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The Wisconsin Department of Transportation (WisDOT) has decided to not raise the speed limit in the Alpha and the Town of Wood River.

The Sentinel reported the initial change was set at making the road 55 mph all the way through Alpha on State Highway 70, according to statements made by public officials.

Jennifer Berg of WisDOT, clarified at a meeting in February that the proposed speed limit was 45. Berg is a traffic engineer based out of the Eau Claire Office for WisDOT.

However, Berg said the speed limit will not be changed right now and may be reassessed in the future. The decision on the speed limit will hinge on driveways and access points on highway 70.

“Access and parking lot changes in progress at the dairy will impact travel speeds,” the report states. “Recommend collecting new data when these changes are complete and leaving the speed zone as-is for now.”

There are 13 driveways on the north side of highway 70 and nine driveways on the south side in the study area, which was defined as County Road Y and County Road M along highway 70.

Berg wrote, “WisDOT’s philosophy is to set speed limits that are based primarily on the 85th percentile speed of the traffic stream.”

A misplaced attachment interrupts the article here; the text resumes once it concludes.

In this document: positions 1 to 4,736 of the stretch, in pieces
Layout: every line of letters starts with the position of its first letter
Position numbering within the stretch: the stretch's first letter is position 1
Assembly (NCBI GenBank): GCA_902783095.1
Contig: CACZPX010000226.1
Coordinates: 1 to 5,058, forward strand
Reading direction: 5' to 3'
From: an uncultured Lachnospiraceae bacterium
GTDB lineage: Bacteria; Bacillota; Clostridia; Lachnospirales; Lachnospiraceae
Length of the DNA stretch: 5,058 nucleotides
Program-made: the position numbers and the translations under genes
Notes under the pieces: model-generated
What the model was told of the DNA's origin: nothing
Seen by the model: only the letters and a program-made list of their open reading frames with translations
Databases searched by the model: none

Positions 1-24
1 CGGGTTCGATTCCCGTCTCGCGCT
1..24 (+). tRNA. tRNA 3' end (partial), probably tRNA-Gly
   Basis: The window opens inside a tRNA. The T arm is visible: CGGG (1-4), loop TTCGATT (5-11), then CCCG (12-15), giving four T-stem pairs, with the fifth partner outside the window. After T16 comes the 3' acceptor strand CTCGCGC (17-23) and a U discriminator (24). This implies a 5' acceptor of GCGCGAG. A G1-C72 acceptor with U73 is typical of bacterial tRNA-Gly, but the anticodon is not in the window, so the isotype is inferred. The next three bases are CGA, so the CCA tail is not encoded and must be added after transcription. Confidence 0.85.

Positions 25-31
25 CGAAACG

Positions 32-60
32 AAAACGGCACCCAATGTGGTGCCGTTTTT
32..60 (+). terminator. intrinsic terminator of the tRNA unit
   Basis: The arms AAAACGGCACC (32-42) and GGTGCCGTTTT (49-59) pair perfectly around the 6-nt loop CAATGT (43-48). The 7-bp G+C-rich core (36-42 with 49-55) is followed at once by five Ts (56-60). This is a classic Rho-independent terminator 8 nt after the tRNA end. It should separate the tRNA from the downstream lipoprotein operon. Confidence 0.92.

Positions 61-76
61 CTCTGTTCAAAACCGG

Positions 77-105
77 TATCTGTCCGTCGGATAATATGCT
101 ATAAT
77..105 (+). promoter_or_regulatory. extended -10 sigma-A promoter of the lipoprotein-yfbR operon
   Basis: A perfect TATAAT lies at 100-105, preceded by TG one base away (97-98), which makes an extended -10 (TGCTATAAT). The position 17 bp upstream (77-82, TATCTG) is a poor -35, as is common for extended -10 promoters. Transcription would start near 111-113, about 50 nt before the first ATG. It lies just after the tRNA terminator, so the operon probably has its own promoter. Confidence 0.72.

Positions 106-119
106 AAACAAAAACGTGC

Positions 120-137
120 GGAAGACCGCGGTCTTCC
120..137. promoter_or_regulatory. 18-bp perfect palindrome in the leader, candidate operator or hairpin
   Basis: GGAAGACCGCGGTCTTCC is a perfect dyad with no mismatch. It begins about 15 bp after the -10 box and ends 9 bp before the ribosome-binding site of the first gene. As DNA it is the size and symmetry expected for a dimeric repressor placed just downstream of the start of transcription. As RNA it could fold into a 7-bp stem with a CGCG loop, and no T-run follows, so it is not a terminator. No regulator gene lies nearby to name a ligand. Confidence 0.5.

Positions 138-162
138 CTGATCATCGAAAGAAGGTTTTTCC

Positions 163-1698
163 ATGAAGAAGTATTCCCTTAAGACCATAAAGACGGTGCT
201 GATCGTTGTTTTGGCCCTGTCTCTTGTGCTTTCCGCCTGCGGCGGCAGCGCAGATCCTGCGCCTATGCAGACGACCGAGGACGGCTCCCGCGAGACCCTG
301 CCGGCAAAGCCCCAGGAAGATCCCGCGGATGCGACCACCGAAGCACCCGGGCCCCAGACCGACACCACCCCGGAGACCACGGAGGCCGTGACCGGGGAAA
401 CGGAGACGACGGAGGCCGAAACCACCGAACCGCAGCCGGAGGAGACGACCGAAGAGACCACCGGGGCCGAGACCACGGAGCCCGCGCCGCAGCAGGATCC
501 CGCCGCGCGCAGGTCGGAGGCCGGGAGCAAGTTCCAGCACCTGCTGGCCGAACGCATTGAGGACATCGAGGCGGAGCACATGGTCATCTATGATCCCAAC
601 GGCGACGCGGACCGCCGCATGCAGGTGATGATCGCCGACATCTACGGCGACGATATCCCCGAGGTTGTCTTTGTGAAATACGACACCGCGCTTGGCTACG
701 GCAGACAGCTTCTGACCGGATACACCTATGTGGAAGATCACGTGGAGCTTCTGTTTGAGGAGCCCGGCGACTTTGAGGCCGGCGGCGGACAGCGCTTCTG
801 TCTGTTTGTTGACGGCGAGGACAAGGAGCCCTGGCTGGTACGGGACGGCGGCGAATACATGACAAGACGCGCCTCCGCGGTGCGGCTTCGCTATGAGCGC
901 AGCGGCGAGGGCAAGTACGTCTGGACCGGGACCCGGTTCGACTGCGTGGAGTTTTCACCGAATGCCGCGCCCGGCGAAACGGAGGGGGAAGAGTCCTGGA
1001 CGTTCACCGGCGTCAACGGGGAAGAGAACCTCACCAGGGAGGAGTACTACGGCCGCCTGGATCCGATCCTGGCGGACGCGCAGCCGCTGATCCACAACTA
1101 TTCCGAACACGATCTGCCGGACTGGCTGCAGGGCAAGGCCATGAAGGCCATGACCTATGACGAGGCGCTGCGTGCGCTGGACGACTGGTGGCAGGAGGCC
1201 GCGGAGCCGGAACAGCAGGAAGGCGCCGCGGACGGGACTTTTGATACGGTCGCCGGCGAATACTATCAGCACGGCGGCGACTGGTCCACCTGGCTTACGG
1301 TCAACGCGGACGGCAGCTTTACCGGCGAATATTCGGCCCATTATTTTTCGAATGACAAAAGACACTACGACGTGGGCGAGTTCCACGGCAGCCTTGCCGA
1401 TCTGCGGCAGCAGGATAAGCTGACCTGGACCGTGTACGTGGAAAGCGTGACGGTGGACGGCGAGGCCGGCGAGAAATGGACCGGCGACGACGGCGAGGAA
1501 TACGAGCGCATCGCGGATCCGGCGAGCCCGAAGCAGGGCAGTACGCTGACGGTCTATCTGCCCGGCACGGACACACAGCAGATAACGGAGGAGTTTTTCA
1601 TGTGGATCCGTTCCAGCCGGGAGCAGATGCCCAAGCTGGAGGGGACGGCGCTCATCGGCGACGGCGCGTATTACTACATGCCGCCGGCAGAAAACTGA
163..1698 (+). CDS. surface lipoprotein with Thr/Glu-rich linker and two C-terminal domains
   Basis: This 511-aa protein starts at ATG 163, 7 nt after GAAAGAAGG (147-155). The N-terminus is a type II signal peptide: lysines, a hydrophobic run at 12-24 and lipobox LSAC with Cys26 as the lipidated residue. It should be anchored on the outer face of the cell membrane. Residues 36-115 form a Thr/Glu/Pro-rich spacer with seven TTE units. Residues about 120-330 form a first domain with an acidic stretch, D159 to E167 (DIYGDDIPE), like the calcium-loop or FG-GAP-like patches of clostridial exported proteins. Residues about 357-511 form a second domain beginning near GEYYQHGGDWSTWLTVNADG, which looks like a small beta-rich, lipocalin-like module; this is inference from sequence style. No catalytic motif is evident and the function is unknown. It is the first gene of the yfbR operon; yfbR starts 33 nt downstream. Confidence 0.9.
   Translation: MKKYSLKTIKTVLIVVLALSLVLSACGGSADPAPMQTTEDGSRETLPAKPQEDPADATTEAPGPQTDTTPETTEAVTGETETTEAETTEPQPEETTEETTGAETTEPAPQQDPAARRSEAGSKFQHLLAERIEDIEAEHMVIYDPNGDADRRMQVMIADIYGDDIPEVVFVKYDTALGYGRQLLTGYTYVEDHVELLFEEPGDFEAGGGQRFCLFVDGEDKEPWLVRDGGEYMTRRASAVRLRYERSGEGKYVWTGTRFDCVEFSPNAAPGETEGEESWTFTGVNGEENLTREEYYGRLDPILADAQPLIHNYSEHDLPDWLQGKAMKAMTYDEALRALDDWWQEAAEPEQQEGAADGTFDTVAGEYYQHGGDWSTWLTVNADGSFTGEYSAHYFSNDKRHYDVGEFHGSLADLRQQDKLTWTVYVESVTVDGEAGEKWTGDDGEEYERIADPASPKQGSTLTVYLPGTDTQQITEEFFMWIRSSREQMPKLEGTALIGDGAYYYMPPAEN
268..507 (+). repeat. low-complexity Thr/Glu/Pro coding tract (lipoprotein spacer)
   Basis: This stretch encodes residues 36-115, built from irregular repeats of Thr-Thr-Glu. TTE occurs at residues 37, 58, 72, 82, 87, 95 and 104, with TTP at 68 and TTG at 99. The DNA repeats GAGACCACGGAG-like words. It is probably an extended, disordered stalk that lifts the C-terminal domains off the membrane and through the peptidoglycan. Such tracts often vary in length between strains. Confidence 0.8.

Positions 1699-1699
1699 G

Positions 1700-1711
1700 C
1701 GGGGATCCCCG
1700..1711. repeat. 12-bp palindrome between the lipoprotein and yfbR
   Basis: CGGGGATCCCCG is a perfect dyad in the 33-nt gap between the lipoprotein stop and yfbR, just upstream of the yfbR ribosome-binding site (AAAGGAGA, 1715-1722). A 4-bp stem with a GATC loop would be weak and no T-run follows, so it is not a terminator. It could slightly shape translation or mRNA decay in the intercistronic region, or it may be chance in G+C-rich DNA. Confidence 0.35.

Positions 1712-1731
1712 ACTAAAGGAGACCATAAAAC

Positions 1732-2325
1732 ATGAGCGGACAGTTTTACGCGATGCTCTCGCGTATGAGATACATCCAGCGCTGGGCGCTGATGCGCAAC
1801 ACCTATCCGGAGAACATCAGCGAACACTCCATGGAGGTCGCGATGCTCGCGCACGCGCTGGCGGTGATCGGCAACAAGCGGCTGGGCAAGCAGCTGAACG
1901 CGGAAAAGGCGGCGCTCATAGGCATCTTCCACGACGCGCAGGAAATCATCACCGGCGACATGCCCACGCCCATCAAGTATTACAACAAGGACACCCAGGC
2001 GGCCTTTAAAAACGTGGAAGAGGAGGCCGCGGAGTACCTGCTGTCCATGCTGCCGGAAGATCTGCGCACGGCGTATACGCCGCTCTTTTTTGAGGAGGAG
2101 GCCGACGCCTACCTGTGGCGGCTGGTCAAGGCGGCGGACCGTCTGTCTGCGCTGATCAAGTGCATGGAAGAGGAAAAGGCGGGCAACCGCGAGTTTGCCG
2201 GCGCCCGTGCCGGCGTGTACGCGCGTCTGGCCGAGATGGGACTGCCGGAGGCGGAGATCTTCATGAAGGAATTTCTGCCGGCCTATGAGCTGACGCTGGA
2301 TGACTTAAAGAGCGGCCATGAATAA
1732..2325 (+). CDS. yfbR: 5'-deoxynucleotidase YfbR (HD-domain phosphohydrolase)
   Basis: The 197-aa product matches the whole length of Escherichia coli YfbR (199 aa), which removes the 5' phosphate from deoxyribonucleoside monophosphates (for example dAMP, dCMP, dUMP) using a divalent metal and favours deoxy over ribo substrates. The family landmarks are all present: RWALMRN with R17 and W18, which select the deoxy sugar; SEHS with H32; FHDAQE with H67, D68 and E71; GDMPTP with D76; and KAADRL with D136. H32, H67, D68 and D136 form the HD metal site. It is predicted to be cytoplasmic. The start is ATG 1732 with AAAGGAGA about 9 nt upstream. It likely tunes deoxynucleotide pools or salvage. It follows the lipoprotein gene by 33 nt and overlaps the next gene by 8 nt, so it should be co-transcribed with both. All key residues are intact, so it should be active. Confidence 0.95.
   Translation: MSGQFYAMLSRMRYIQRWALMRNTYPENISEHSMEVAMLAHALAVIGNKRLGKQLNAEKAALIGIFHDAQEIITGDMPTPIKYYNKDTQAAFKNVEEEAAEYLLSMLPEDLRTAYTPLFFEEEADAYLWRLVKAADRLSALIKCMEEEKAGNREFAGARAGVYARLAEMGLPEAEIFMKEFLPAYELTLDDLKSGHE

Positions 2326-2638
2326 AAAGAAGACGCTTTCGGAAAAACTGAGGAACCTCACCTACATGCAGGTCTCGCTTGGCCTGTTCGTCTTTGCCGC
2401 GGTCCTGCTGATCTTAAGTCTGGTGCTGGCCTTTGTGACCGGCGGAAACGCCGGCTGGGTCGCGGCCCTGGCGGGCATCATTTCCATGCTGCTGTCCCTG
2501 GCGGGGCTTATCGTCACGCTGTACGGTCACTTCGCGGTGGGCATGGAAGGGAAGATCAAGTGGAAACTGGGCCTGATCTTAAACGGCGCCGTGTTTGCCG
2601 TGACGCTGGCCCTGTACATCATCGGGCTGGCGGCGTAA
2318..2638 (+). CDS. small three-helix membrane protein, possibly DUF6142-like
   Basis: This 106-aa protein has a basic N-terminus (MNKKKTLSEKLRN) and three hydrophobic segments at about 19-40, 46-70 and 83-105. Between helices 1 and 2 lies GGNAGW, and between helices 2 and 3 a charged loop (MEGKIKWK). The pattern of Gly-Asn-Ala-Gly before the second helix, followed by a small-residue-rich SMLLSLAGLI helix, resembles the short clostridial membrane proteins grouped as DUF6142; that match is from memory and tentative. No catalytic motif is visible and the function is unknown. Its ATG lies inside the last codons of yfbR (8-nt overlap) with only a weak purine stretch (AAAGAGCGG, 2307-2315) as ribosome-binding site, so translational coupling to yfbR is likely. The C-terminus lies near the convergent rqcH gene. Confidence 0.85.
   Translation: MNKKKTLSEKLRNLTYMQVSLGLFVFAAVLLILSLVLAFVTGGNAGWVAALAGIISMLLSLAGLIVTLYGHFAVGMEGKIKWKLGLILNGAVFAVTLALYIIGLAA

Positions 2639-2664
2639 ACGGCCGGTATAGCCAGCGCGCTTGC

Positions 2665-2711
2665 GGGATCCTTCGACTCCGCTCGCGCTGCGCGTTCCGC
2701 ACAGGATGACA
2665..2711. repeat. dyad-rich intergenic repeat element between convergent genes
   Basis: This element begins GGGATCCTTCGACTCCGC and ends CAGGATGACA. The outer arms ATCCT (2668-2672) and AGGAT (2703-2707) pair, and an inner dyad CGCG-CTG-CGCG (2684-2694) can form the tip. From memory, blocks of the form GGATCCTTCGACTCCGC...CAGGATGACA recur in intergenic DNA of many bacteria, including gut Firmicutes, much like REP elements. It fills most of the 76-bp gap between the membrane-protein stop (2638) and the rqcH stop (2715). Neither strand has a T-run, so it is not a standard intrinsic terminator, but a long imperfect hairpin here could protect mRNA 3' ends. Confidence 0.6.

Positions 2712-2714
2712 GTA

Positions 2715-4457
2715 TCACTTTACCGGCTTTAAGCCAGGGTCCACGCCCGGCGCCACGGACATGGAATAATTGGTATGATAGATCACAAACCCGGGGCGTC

The 85th percentile speed defines the speed that 85 percent of drivers will drive at or below under free-flowing conditions.

“The 85th percentile speeds in the existing speed zone, ranging from 48.9 mph to 57.7 mph, are higher than the existing 40 mph speed limit,” the report states.

There have been six documented crashes between 2014 to August 2019 in the studied region.

WisDOT says all crashes were property damage only. One crash was attributed to a driver driving too fast

“The other five crashes did not have speed as a contributing factor,” the report states.

WisDOT opened their investigation after receiving a letter from the Town of Wood River Clerk Raylene Swanson on behalf of the Town.

“(The Town of Wood River) believe simply shifting the speed zone can positively contribute to the overall safety of all traffic in the area.”

Burnett County Highway Commissioner Mike Hoefs is also in favor of shifting the speed zone. He was also glad to know that the DOT was not, at this time, going forward with raising the speed limit.

“I’m in favor of considering other measures to enhance safety such as adding a crosswalk between that Dairy and their employee parking lot on the north side of the highway as well as adding digital speed display signs on each end of the speed zone,” Hoefs told the Sentinel. “There continues to be discussions between the DOT and stakeholders on these potential measures. I think the DOT will allow the speed zone to be shifted if other measures are agreed upon.”